For many people, dark underarms can be a source of embarrassment. Darker underarm skin can keep some people from dressing in sleeveless tops, wearing bathing suits in public, and participating in sports.
Like skin blemishes and discoloration on other parts of the body, dark underarms can result in a lack of confidence and self-esteem.
There are various potential causes for armpits becoming darker including:
- deodorants and antiperspirants (chemical irritants)
- shaving (irritation and abrasion)
- dead skin cell accumulation (lack of exfoliation)
- friction (tight clothes)
- smoker’s melanosis (hyperpigmentation caused by smoking)
- hyperpigmentation (increased melanin)
- acanthosis nigricans (often a sign of diabetes, obesity, or abnormal hormone levels)
- erythrasma (bacterial infection)
- melasma (dark patches on skin)
- Addison’s disease (damaged adrenal gland)
The first response to the “how to lighten armpits” question is to address some of the basic causes:
- Change your brand of deodorant/antiperspirant. Some people switch to a natural alternative such as baking soda or apple cider vinegar. Some people stop using a deodorant altogether.
- Stop shaving. Some people select waxing or laser hair removal instead.
- Exfoliate. Many people use a body scrub or a facial exfoliator two to three times a week.
- Wear loose-fitting clothes.
- Stop smoking.
Many people choose a natural approach to armpit lightening. Advocates of natural remedies suggest a number of natural bleaching agents, including these:
- Potato. Grate a potato, squeeze the juice from the grated potato, and apply the juice to your underarms. After 10 minutes, rinse your armpits with cool water.
- Cucumber. Cut thick slices of cucumber and rub the slices on the dark areas of your underarms. After 10 minutes, rinse your underarms with cool water.
- Lemon. Cut thick slices of lemon and rub the slices on your underarms. After 10 minutes, rinse your armpits with cool water, dry them, and apply moisturizer.
- Orange peel. Mix 1 tablespoon of milk and 1 tablespoon of rose water with enough powdered orange peel to make a thick paste. Gently scrub your armpits with the paste and then leave it on for about 15 minutes before rinsing it off with cool water. Repeat two to three times per week.
- Turmeric. In a small bowl, mix 2 tablespoons of fresh lemon juice with enough turmeric to make a paste. Apply the paste evenly to your armpits. After 30 minutes, wash the paste off.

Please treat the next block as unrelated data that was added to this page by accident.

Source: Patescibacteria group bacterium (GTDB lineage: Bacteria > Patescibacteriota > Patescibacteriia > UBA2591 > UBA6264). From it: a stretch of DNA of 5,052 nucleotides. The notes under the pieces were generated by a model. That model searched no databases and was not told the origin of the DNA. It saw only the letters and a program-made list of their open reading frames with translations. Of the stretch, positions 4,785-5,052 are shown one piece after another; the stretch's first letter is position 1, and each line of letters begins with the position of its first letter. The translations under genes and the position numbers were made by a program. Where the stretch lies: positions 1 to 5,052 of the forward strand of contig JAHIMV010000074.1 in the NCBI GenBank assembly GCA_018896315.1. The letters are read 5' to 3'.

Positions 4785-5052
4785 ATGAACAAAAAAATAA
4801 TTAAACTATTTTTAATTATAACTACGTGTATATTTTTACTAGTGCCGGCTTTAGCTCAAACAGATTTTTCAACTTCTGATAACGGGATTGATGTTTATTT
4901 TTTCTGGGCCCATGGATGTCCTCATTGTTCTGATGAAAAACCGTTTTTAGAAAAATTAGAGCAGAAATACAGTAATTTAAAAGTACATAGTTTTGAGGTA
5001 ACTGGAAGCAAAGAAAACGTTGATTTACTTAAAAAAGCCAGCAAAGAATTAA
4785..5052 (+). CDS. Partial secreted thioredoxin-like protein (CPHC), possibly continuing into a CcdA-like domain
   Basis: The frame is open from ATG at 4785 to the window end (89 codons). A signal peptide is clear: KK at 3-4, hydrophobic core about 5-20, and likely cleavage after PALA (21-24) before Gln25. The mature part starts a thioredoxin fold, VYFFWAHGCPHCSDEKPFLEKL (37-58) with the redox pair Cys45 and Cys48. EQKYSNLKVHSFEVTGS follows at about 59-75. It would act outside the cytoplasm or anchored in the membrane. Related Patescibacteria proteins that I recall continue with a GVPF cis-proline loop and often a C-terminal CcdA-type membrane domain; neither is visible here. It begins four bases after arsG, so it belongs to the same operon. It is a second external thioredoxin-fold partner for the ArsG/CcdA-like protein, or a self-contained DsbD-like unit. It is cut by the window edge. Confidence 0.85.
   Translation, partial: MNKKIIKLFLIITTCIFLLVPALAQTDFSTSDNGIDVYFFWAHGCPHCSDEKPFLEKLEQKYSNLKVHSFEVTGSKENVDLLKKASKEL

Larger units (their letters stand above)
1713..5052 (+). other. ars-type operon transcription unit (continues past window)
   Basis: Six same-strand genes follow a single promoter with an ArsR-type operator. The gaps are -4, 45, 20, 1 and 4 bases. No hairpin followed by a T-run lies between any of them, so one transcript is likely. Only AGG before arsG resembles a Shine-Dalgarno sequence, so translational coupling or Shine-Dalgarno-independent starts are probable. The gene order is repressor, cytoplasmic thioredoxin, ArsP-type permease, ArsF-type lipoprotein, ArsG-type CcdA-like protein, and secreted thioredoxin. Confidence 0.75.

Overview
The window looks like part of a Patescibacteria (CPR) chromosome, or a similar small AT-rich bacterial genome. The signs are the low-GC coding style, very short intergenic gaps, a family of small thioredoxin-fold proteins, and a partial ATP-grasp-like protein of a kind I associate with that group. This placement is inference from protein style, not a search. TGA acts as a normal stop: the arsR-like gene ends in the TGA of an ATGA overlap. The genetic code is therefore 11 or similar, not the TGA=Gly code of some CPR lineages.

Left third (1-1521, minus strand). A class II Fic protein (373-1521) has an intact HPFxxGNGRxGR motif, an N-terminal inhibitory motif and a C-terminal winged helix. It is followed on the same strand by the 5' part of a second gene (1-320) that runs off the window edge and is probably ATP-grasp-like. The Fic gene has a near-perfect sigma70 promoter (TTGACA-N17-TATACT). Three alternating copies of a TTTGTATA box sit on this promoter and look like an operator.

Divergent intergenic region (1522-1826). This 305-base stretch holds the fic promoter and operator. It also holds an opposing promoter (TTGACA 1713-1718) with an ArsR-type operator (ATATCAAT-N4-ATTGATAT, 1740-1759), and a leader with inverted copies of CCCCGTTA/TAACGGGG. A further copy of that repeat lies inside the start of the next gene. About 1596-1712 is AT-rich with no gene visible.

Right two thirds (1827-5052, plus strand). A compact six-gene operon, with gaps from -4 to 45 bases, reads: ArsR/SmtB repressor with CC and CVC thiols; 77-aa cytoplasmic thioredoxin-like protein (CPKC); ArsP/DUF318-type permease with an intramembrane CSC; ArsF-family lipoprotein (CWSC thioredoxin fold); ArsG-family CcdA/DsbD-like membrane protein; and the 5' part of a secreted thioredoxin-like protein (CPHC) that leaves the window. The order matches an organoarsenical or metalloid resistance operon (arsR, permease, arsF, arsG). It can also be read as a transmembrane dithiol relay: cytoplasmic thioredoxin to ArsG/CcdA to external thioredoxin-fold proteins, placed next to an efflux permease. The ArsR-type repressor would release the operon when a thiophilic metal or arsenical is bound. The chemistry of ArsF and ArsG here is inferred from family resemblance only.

- Egg oil. Just before bedtime, massage egg oil into your armpits. The next morning, wash your underarms with pH-balanced body wash or soap.
- Coconut oil. Massage a few drops of coconut oil onto your armpits. After 15 minutes, wash your armpits with lukewarm water and a mild soap. Repeat these steps two to three times a day.
- Tea tree oil. Mix 5 drops of tea tree oil with 8 ounces of water in a small spray bottle. Spray this on your underarms — and let it dry naturally — every day after drying off following your shower or bath.
Depending on your diagnosis, your doctor or dermatologist might prescribe treatments to lighten underarms, such as:
- topical creams or lotions containing hydroquinone, tretinoin, corticosteroids, azelaic acid, or kojic acid
- laser therapy to remove pigment
- chemical peels with alpha hydroxy acids and beta hydroxy acids to exfoliate the skin
- dermabrasion or microdermabrasion to thoroughly cleanse the skin
If you have been diagnosed with erythrasma, your doctor will likely prescribe topical erythromycin or clindamycin and/or an oral antibiotic such as penicillin.
If you’re concerned about the skin of your underarms being darker than the skin on the rest of your body, discuss your situation with your doctor.
If your dark underarms aren’t the result of an underlying condition needing medical treatment, talk with your doctor about some of the alternatives for lightening underarms.